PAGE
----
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India’s Supreme Court Orders Prison and Jail Reforms

The United States is not the only nation that has serious problems with the operation of its jails and prisons. Recently, an amicus curiae made a number of recommendations in a case being considered by the Supreme Court of India, noting poor conditions in Indian prisons. Gaurav Agrawal, who was appointed by the Supreme Court, submitted his recommendations in a writ petition filed in 2013 by a former chief justice of the Court, R.C. Lahoti.

In response, Justices Madan B. Lokur and R.K. Agrawal issued a series of directives to address concerns raised in the petition, and acknowledged that although problems with Indian prisons and jails had been cited frequently over the past 35 years, progress has been slow. “Unfortunately, even though Article 21 of the Constitution requires a life of dignity for all persons, little appears to have changed on the ground as far as prisoners are concerned and we are once again required to deal with issues relating to prisons in the country and their reform,” the Justices wrote.

In previous decisions, the Supreme Court had “pointed out the double handicap that prisoners face; the first being that most prisoners belong to the weaker sections of society and the second being that since they are confined in a walled-off world their voices are inaudible.”

On February 5, 2016, in response to the writ petition, the Supreme Court issued a ruling that outlined a number of reforms, declaring that “prisoners, like all human beings, deserve to be treated with dignity.”

Specifically, the Court said review committees for undertrial (pretrial) detainees should meet every quarter, beginning in March 2016, to review issues “so that [they] are released at the earliest [opportunity] and those who cannot furnish bail bonds due to their poverty are not subjected to incarceration only for that reason.” Further, each state must ensure that “an adequate number of competent lawyers are empanelled to assist undertrial prisoners and convicts, particularly the poor and indigent, and that legal aid for the poor does not become poor legal aid.” The Court also stated that corrections officials “should ensure that there is proper and effective utilization of available funds so that the living conditions of the prisoners is commensurate with human dignity. This also includes the issue of their health, hygiene, food, clothing, rehabilitation, etc.” Lastly, the Ministry of Home Affairs was directed to “conduct an annual review of the implementation of the Model Prison Manual 2016.”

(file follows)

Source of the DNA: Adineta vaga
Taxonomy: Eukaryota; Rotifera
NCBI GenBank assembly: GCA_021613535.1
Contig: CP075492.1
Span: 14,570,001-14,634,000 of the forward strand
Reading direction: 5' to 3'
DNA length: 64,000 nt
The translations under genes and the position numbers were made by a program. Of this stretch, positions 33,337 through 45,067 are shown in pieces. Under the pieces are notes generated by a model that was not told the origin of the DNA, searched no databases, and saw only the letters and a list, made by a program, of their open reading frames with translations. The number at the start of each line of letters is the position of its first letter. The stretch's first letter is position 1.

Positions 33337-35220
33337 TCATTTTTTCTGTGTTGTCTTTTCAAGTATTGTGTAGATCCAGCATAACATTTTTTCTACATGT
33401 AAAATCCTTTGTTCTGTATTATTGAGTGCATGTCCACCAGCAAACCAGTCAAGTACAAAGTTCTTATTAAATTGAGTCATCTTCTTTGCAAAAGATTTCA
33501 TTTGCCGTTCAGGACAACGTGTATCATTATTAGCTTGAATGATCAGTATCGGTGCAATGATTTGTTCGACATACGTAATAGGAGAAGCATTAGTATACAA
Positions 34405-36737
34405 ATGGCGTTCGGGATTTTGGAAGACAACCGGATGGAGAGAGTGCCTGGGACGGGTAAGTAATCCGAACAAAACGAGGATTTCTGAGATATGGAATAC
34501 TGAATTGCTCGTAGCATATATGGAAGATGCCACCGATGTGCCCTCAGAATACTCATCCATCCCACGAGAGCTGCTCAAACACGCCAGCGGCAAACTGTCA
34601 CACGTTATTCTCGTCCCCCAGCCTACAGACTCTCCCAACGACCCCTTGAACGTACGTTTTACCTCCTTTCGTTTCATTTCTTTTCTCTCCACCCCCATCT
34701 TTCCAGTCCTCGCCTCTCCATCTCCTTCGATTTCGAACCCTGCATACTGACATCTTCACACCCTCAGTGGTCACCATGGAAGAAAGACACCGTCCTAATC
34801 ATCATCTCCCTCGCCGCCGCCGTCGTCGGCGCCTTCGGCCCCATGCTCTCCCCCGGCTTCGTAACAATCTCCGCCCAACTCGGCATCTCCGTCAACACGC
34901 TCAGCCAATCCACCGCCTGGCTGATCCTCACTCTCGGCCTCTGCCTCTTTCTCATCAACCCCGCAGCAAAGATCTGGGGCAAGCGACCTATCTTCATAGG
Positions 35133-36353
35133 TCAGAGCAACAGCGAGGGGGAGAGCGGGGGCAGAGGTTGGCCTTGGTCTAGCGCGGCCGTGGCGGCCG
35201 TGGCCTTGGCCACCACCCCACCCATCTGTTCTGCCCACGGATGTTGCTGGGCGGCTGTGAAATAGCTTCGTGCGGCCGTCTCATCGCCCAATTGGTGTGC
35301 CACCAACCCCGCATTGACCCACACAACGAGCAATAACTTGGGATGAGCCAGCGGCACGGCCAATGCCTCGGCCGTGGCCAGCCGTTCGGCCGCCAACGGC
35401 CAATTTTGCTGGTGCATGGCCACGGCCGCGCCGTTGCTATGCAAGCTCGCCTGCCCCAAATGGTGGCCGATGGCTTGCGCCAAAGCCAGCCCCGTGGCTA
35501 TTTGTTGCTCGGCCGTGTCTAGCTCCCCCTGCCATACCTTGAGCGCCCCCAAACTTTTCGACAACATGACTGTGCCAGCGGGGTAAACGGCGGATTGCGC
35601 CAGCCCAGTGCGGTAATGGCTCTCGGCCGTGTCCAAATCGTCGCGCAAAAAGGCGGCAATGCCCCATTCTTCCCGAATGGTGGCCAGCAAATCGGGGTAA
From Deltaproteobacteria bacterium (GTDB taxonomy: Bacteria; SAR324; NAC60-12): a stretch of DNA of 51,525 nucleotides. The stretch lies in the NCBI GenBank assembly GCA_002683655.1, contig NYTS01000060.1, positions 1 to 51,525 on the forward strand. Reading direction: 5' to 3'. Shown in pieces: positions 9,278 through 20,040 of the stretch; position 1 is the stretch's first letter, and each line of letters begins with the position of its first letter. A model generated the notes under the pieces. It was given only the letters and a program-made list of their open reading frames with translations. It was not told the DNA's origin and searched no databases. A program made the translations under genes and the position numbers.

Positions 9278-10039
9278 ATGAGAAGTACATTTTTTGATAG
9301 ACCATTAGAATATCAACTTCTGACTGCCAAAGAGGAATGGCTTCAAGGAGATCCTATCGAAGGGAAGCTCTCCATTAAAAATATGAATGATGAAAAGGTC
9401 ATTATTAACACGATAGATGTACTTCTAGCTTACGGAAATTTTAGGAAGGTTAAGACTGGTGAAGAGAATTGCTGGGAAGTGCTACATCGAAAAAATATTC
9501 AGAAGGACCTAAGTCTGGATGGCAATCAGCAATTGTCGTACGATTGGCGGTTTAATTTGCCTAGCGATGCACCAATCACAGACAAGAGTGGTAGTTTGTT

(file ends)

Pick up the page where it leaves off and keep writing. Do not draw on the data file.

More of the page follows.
Amicus curiae Agrawal noted there are limited statistics for overcrowding in India’s prison system, but available data indicates that not only are facilities crowded, they are also deteriorating due to lack of proper maintenance. He wrote that some of the worst institutions are at 200% of capacity. Additionally, like jails in the United States, many prisoners suffer from a variety of untreated mental health conditions and receive little to no professional medical care. In April 2016, Agrawal made recommendations which included easier access to attorneys and advocates, better intake procedures, more visitation, participation by non-governmental organizations in mental health treatment, increased jail inspections by monitors, and greater use of bail and furloughs.

The Supreme Court stated it would consider other issues, including “unnatural deaths in jails, inadequacy of staff and training of staff” at a future hearing. See: Writ Petition (Civil) re Inhuman Conditions in 1382 Prisons, Supreme Court of India, No. 406/2013 (Feb. 5, 2016).

It is apparent from the Court’s ruling that conditions in Indian prisons and jails are substandard, and prisoners receive much worse treatment than those in the U.S. – though it is also clear the two countries share many of the same problems with respect to their criminal justice systems. It should be noted, however, that India confines a much smaller percentage of its population, per capita, than the United States, which is the world leader in terms of incarceration.

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Related legal case

Writ Petition (Civil) re Inhuman Conditions in 1382 Prisons